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Operations

Presenting the Case for TVs

Photograph: Shutterstock

Restaurants are faced with competitive challenges across multiple fronts. Retail foodservice, third-party delivery services and just-walk-out retailers like Amazon Go are threatening traditional restaurant visitation in the name of ease, convenience and speed of service. 

Disruptive channels may be shaking things up, but an opportunity exists for restaurants to emphasize a core advantage that only they can offer: a distinctive and entertaining dining experience. Restaurant operators know that television is key to promoting that experience; 35% recently told Technomic that television “creates a more fun and high-energy environment” for their guests. 

To understand a real operator perspective on the true impact of televisions on-site– and how restaurant customers can benefit from television entertainment–DIRECTV reached out to one of the industry’s top pizza chains, Domino’s, to gauge the voice of one of its regional franchisees. Keith Linkeman, Regional Director Team Illinois for Domino’s, oversees dozens of newly remodeled Domino’s locations in the Midwest. In this issue of DirecTrack, Linkeman makes the case for televisions as part of the franchise’s continued reinvention and growth. 

What motivates restaurant operators to invest in television entertainment in-store? What are the long-term rewards for restaurant companies that make the leap into TV packages? And how can TV help heighten guest and employee satisfaction?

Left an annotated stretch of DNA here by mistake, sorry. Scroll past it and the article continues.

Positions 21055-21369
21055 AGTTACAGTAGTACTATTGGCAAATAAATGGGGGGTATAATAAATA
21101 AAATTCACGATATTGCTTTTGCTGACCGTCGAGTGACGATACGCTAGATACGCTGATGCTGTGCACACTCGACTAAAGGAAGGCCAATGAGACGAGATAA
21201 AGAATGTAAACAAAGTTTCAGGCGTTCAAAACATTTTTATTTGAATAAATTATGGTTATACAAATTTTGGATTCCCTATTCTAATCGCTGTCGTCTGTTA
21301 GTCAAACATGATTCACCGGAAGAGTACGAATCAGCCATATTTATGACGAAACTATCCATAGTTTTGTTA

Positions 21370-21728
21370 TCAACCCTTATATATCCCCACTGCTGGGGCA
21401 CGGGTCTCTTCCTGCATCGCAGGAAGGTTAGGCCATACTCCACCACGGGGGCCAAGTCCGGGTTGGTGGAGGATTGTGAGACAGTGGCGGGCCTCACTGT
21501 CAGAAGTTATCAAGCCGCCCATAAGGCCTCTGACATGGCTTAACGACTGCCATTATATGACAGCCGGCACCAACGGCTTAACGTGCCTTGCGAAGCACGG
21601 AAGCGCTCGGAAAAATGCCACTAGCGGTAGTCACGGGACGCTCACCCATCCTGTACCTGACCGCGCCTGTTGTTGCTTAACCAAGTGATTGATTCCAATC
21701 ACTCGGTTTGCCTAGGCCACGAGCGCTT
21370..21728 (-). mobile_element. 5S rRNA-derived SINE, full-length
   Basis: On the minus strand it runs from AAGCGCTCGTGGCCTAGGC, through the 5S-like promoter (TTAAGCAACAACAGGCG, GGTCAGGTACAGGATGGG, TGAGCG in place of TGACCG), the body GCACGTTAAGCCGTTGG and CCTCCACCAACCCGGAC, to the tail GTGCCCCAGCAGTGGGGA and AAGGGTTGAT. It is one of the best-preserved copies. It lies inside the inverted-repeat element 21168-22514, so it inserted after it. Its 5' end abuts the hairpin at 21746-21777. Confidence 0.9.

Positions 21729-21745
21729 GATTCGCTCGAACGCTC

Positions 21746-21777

Our case study of a successful franchisor–coupled with exclusive data from Technomic–reveals some insightful findings. 

Enhancing the Guest Experience 

The year was 2012, and Domino’s, an industry leader already well-known for pioneering technology as an element of its service model, was reimagining its locations as more inviting, modern and even theatrical, with TVs as a core facet of its design. National news outlets reported on the shift: 

Domino’s eateries will begin to incorporate comfortable lobby areas as well as ordering kiosks and boards that track to-go orders electronically. Customers will be able to draw or leave feedback on chalk boards placed around the stores, which may also feature big-screen televisions. 

-Los Angeles Times, 2012

Fast forward six years, and Domino’s franchisees are still committed to the updated concept, and the role that TVs play. “The ‘Pizza Theater’ concept began about five or six years ago, not to necessarily push dine-in, but to offer a different twist on the dine-in visit,” said Linkeman. “A big piece of that puzzle was the addition of TVs in our stores.” 

As a limited-service franchise operation, these Domino’s stores compete head-on with fast-food players and other foodservice venues that underscore grab-and-go convenience. Televisions can help make the wait time enjoyable for guests. “It makes the time go by for customers,” said Linkeman. “Instead of watching the clock, they’re watching television and being entertained.”